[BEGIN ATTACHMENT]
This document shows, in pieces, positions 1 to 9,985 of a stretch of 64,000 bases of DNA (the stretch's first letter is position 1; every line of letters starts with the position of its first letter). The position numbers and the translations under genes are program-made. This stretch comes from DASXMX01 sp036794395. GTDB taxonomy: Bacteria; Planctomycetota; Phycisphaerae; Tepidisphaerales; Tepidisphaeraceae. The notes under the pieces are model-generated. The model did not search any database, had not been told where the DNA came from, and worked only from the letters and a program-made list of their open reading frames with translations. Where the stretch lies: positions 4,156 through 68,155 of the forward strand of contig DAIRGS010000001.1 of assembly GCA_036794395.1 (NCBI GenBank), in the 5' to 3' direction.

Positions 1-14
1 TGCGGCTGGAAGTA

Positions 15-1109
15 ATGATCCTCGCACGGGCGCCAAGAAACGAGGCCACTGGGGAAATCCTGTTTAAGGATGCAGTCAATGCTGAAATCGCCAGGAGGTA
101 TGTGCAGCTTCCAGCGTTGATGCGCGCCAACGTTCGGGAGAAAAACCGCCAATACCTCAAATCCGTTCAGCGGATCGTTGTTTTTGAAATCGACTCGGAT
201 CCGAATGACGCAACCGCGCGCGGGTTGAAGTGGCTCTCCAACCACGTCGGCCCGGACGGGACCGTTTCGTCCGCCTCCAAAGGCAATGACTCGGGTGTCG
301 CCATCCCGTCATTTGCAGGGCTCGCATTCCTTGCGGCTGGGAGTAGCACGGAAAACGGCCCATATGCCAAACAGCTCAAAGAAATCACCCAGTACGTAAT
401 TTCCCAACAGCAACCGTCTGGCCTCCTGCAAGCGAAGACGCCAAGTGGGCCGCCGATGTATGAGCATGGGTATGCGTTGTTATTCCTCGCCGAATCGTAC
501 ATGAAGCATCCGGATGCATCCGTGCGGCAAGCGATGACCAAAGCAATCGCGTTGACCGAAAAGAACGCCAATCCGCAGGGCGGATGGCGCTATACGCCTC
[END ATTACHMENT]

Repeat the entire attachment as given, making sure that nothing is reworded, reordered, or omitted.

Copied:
This document shows, in pieces, positions 1 to 9,985 of a stretch of 64,000 bases of DNA (the stretch's first letter is position 1; every line of letters starts with the position of its first letter). The position numbers and the translations under genes are program-made. This stretch comes from DASXMX01 sp036794395. GTDB taxonomy: Bacteria; Planctomycetota; Phycisphaerae; Tepidisphaerales; Tepidisphaeraceae. The notes under the pieces are model-generated. The model did not search any database, had not been told where the DNA came from, and worked only from the letters and a program-made list of their open reading frames with translations. Where the stretch lies: positions 4,156 through 68,155 of the forward strand of contig DAIRGS010000001.1 of assembly GCA_036794395.1 (NCBI GenBank), in the 5' to 3' direction.

Positions 1-14
1 TGCGGCTGGAAGTA

Positions 15-1109
15 ATGATCCTCGCACGGGCGCCAAGAAACGAGGCCACTGGGGAAATCCTGTTTAAGGATGCAGTCAATGCTGAAATCGCCAGGAGGTA
101 TGTGCAGCTTCCAGCGTTGATGCGCGCCAACGTTCGGGAGAAAAACCGCCAATACCTCAAATCCGTTCAGCGGATCGTTGTTTTTGAAATCGACTCGGAT
201 CCGAATGACGCAACCGCGCGCGGGTTGAAGTGGCTCTCCAACCACGTCGGCCCGGACGGGACCGTTTCGTCCGCCTCCAAAGGCAATGACTCGGGTGTCG
301 CCATCCCGTCATTTGCAGGGCTCGCATTCCTTGCGGCTGGGAGTAGCACGGAAAACGGCCCATATGCCAAACAGCTCAAAGAAATCACCCAGTACGTAAT
401 TTCCCAACAGCAACCGTCTGGCCTCCTGCAAGCGAAGACGCCAAGTGGGCCGCCGATGTATGAGCATGGGTATGCGTTGTTATTCCTCGCCGAATCGTAC
501 ATGAAGCATCCGGATGCATCCGTGCGGCAAGCGATGACCAAAGCAATCGCGTTGACCGAAAAGAACGCCAATCCGCAGGGCGGATGGCGCTATACGCCTC